Tag Archives: Student projects

Building a Visualization Tool for mac_apt

Matthew Goldsborugh / Daniel Hellstern Introduction An important part of any forensic investigation is to find indicators left behind by an attacker on a compromised computer. This process can be very difficult, especially when the attacker takes steps to hide their tracks. Software that finds these artifacts as possible already exists, but our project revolves […]

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Application Analysis

Introduction: The Application Analysis team is a group of technical interns at the Leahy Center for Digital Investigation. The LCDI offers  great opportunities for students to gain knowledge and skills in digital forensics and cybersecurity. This project is how four intern students have gone about testing some consumer mobile tracking & monitoring software. Experience: The […]

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Exploration Forensics Final Update

Introduction As the Exploration Forensics team wraps up our last few weeks at the LCDI, we have been making progress in analyzing the mobile application files. We’ve also concluded our research on the Ovilus V for the time being, even though it did not meet our original expectations. Despite unexpected hurdles throughout the semester, the […]

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Network Automation Update 1

Network Automation Overview The Network Automation project team has set out to create a script that scans computer networks and map them in a discrete, speedy, and automatic manner. This will be accomplished with a Raspberry Pi device running the script and several accompanying programs. The project’s goal is to create a penetration testing tool […]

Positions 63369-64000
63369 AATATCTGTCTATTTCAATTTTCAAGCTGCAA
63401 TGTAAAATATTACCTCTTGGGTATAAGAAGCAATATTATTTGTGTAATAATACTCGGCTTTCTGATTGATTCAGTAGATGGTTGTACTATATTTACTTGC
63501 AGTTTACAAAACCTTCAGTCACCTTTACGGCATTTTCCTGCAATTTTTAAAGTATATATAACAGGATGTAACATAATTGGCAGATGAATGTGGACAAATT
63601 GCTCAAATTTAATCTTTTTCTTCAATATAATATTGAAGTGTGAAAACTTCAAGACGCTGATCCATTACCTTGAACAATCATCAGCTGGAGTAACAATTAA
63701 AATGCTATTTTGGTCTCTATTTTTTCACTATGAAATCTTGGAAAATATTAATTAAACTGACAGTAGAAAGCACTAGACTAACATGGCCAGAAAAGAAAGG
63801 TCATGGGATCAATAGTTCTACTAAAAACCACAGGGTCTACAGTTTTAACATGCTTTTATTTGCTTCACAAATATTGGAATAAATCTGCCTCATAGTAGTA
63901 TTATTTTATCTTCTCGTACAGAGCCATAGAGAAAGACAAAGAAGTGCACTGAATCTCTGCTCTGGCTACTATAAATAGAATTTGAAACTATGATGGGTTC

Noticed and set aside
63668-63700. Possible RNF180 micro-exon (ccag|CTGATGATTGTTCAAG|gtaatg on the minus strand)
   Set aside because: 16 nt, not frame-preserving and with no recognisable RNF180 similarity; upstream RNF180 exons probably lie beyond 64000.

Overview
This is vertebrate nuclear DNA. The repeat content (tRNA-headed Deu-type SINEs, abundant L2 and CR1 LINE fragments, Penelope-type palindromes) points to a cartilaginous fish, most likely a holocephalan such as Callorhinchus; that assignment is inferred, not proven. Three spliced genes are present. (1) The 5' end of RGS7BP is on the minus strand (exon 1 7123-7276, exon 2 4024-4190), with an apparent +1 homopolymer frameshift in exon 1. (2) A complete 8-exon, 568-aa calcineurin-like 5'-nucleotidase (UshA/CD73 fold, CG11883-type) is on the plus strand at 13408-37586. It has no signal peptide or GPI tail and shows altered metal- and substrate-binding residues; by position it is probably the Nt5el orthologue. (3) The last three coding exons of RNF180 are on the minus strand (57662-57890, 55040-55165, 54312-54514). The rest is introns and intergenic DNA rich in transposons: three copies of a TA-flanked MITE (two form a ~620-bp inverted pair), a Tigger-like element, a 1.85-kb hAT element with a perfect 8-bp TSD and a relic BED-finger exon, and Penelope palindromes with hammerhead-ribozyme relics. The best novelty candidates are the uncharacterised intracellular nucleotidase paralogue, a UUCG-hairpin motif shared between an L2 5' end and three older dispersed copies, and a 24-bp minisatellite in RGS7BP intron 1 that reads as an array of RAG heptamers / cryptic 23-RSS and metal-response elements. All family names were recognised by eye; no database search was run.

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Private Browsing Forensics: Introduction

Many people use the internet every day. Unfortunately, not everyone uses it legally. Some individuals use the internet for nefarious activities, and they need a way to effectively hide what they did on the internet or a way to stop all information from being written to the hard drive to avoid leaving evidence. Google ChromeMozilla Firefox, and Internet Explorer all have something built in called “Private Browsing” that are believed to do just that. We want to conduct research to see if these “Private Browsers” can actually hide all traces of internet history and to see what is left behind or recoverable, if anything at all.


You can view the full blog post here: Private Browsing Forensics: Introduction